Thursday, February 10, 2011

A Sip of Serendipity

Remember, back in January, when we toured O'Dell and New Belgium? No? Here is a reminder.

It just so happens that, tonight, on my way home from Ignite Fort Collins, I picked up some beer to restock our fridge. It also just so happened that Mighty Arrow was on sale.

Unpacking the beer at home, I was ready to utilize my new knowledge of decoding the New Belgium time stamp to see when these particular brews were born. Wait for it...

Yep. The 12 pack I just purchased was bottled exactly 4 hours 20 minutes after the beer that we pulled off the production line on our tour! Ain't life funny sometimes?

Wednesday, February 9, 2011

Car-Free in FC

We are officially car-free at the moment* so our breakfast plans this morning involved a combo of biking and busing.

Who needs a stinkin' car? :)


*The (new in September) radiator in our van broke. Booo! Since it is fairly new, it appears that we can exchange it for a new one but that will take some time as it has to be shipped out and then a new one shipped in. Looks like we'll have plenty of time to get the hang of being car-free!

Monday, February 7, 2011

Since I am on the topic of finance, I have two excellent documentaries to recommend.

"Inside Job"

'Inside Job' provides a comprehensive analysis of the global financial crisis of 2008, which at a cost over $20 trillion, caused millions of people to lose their jobs and homes in the worst recession since the Great Depression, and nearly resulted in a global financial collapse. Through exhaustive research and extensive interviews with key financial insiders, politicians, journalists, and academics, the film traces the rise of a rogue industry which has corrupted politics, regulation, and academia. It was made on location in the United States, Iceland, England, France, Singapore, and China. imdb


"Maxed Out"

When Hurricane Katrina ravaged America's Gulf Coast, it laid bare an uncomfortable reality-America is not only far from the world's wealthiest nation; it is crumbling beneath a staggering burden of individual and government debt. Maxed Out takes us on a journey deep inside the American debt-style, where everything seems okay as long as the minimum monthly payment arrives on time. Sure, most of us may have that sinking feeling that something isn't quite right, but we're told not to worry. After all, there's always more credit! Maxed Out shows how the modern financial industry really works, explains the true definition of "preferred customer" and tells us why the poor are getting poorer and the rich getting richer. By turns hilarious and profoundly disturbing, Maxed Out paints a picture of a national nightmare which is all too real for most of us. imdb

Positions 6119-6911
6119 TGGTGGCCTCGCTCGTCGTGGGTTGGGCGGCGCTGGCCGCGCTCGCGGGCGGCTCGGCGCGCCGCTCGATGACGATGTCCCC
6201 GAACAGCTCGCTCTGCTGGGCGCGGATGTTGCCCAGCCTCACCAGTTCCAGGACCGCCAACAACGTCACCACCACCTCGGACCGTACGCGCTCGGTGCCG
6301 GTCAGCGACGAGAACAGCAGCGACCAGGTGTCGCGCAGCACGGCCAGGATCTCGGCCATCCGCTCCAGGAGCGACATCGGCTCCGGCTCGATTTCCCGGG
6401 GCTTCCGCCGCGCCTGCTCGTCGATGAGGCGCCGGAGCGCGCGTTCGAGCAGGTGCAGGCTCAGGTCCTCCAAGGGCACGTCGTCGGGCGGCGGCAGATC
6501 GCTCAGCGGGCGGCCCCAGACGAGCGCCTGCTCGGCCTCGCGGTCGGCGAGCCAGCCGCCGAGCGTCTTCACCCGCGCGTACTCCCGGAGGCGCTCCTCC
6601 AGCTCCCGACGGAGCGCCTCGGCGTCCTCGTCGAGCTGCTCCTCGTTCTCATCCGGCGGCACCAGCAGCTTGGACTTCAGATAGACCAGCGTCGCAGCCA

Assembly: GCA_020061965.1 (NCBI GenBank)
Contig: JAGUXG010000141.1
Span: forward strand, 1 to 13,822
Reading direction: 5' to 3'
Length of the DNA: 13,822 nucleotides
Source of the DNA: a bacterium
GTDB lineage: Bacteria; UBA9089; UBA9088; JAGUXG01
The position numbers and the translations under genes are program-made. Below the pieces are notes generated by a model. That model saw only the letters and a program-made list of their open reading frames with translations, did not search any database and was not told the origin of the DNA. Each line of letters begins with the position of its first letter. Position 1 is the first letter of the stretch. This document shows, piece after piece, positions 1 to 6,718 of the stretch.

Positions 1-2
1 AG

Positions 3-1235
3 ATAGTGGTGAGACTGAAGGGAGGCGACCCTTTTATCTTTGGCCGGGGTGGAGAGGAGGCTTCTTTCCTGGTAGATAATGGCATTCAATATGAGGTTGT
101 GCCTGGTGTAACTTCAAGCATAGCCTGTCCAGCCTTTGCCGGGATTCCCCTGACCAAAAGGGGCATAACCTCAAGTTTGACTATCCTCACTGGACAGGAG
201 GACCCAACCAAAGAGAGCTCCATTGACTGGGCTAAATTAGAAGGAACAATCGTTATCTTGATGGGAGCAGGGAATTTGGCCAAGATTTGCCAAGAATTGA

Sunday, February 6, 2011

The Post You Have All Been Waiting For!

Wherein I reveal the impact of short selling our house on my credit score!

February 4, 2010 (just before the short sale hit my credit):

Note that this was a scale of 830. I used the same company to get my scores both times (TrueCredit) and today they gave me my scores using a scale of 990. Why??? If they thought to confuse me, they FAILED! I know how to do math, yo.

February 4, 2010 in percentages:

February 6, 2011:

February 6, 2011 in percentages:


So my credit score dropped an average of 12% as a result of short selling our house (with one missed payment at the end of the short sale process). I have no idea if this can be unilaterally applied to other people in the same situation; how they calculate credit scores is something of a mystery and predicting what the effect would be was one of the larger irritations during the process. NOBODY could or would tell me. But hopefully this is a general guide of what to expect for those of you going through (or considering) the process. 


What do these numbers really mean, though, when translated into our reality? 

I have spent my entire life hearing about the importance my credit score. What I failed to fully appreciate at the time, however, was that my credit score really only mattered if I wanted to borrow money.

So for someone who is now allergic to borrowing money, how has my less than stellar credit score affected me? To address that, I will go over a few of the scarier predictions:

Myth: You will have a hard time renting a place to live.
"Oh crap, we will have to live with my parents!"*
Fact: Not only did we have no problem getting approved to rent our current place (which is a very cute little house in a great part of town), they did not require any additional deposits and even accepted that we were self-employed (i.e. no predictable, regular paychecks).

Myth: Your credit card could be cancelled.
"Oh crap, how will we reserve plane tickets?!"
Fact: This was actually told to me by a credit repair company. As you might have guessed, our credit card was not cancelled. Why in the world would they do that?

Myth: When you move to a new city and set up utilities for your new rental, they will charge you a deposit to set-up the service because your credit isn't good enough to waive the fee and you don't have a history with the company.
"Oh crap, we'll feel looked down on by the customer service rep!"
Fact: This is the only way we have been impacted by our credit (and was actually not one that we were warned about in advance). But it was only about $100 and is refundable so...not really a big deal.

And now for the disclaimers...I am not an attorney or a certified financial planner; our story is factually correct but obviously anecdotal. That being said, I hope it helps those of you in similar situations feel more positive about the future!

* Just kidding! Love you, Mom and Dad! :)